In the natural order of things, a situation arises in two different ways. There is a black and white side in different scenarios. Similarly, strategic alliances are no exception to the general rule. Here are some of the main pros and cons of committing to this partnership. This list will help you evaluate your options if you are considering creating an alliance. Companies are making drastic efforts to gain a competitive advantage over their competitors. Some companies buy their smaller competitors to clear the ground. As with other companies, they opt for cooperation in order to achieve a common goal. Companies that engage in this symbiotic relationship engage in a strategic alliance. Most of the organizations that are committed to this particular alliance have several reasons.
Some partnerships want to facilitate entry into a new sector, while others want to create an improved range of products. Ultimately, however, both companies want to gain a competitive advantage and preserve it. One strategic alliance that has passed the test of time is the partnership between Starbucks and Barnes & Noble. Barnes & Noble faced the problem that all physical retail businesses faced. The advent of online stores has been a threat to most stationary stores, regardless of their product. In the midst of all this, the bookstore decided to connect with coffee, which was a staple in most areas – Starbucks. It was a match that was done in heaven. The imagination of a book lover on a quaint afternoon is one with books and a good cup of Joe. With the strategic alliance of companies, the scenario remains only imagination. Almost every Starbucks site has book corners that take care of Barnes & Noble. The ingenuity of this partnership has invited more customers into themselves and encouraged them to stay longer because of the warm atmosphere. The bookstore has resinted the crisis, because no online store can ever offer the appeal and comfort of the Alliance.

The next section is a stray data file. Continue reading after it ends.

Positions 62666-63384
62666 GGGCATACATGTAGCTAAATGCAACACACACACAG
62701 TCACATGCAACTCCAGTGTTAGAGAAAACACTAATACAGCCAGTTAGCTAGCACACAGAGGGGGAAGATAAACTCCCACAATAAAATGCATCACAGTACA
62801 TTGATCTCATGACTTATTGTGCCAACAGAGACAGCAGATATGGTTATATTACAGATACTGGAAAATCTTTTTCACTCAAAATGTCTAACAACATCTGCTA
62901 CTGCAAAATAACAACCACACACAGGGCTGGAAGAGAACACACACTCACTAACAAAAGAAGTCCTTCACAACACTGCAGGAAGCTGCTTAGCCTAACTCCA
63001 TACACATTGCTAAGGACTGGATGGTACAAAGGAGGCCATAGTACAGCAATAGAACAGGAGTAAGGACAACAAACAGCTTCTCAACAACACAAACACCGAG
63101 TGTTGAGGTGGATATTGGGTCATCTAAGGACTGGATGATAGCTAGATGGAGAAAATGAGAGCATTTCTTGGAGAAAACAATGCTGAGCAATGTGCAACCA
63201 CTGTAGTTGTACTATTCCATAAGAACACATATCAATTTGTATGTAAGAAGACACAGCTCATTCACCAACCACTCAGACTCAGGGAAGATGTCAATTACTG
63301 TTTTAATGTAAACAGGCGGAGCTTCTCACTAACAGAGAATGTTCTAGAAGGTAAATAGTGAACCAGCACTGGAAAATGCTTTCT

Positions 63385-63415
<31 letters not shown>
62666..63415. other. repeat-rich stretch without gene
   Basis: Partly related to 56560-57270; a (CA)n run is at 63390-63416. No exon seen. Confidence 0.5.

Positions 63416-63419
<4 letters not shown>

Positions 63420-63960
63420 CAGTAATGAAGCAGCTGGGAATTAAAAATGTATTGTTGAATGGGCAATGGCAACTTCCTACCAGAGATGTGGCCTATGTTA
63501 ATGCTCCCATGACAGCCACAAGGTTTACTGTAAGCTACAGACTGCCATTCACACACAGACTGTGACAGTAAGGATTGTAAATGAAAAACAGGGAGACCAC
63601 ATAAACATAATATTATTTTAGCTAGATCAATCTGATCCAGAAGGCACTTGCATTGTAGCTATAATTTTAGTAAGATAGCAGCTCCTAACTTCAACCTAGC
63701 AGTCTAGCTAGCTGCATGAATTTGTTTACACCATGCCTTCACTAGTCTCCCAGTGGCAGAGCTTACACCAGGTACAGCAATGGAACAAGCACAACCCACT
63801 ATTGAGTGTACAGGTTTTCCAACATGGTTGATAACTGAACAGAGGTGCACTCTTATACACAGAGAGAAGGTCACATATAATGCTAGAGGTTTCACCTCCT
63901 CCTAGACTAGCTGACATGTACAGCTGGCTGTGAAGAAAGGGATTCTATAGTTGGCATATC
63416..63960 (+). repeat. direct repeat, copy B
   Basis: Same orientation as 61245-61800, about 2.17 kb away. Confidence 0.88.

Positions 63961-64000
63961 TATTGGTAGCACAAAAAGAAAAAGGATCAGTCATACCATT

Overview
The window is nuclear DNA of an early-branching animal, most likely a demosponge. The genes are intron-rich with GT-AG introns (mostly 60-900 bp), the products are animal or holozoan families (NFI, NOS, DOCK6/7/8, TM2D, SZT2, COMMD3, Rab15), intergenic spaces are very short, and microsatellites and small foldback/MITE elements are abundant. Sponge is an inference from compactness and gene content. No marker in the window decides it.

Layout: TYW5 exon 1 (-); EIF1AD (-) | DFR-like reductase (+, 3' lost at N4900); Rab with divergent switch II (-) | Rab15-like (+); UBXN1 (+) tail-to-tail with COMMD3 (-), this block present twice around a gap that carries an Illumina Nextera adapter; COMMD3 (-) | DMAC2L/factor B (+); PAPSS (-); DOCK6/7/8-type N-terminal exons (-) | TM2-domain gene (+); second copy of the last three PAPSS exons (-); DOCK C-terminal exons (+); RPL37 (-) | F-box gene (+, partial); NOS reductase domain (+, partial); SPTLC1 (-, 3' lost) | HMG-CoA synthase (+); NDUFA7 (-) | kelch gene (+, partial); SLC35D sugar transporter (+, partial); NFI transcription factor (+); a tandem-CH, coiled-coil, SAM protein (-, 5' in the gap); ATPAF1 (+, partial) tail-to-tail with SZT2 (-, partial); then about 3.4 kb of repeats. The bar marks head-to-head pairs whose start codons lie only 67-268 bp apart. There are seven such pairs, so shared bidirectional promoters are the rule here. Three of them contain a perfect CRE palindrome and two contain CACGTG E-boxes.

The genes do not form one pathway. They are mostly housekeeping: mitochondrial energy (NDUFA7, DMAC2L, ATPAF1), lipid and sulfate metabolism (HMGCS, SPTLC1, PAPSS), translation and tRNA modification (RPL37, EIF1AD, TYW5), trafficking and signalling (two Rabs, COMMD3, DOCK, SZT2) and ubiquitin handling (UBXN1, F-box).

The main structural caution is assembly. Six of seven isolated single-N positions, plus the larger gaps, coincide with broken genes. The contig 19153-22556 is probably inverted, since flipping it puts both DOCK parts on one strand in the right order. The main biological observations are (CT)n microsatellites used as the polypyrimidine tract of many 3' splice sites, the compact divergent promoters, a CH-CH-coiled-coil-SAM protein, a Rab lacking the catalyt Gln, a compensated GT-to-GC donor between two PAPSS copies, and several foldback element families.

A strategic alliance is an agreement between two companies to carry out a mutually beneficial project, while maintaining its independence. The agreement is less complex and less burdensome than a joint venture in which two companies pool resources to create a separate entity. If any term under this Strategic Alliance Agreement is found to be invalid or unenforceable, the parties shall have the right to replace that term with a similar enforceable provision, deemed necessary. . . .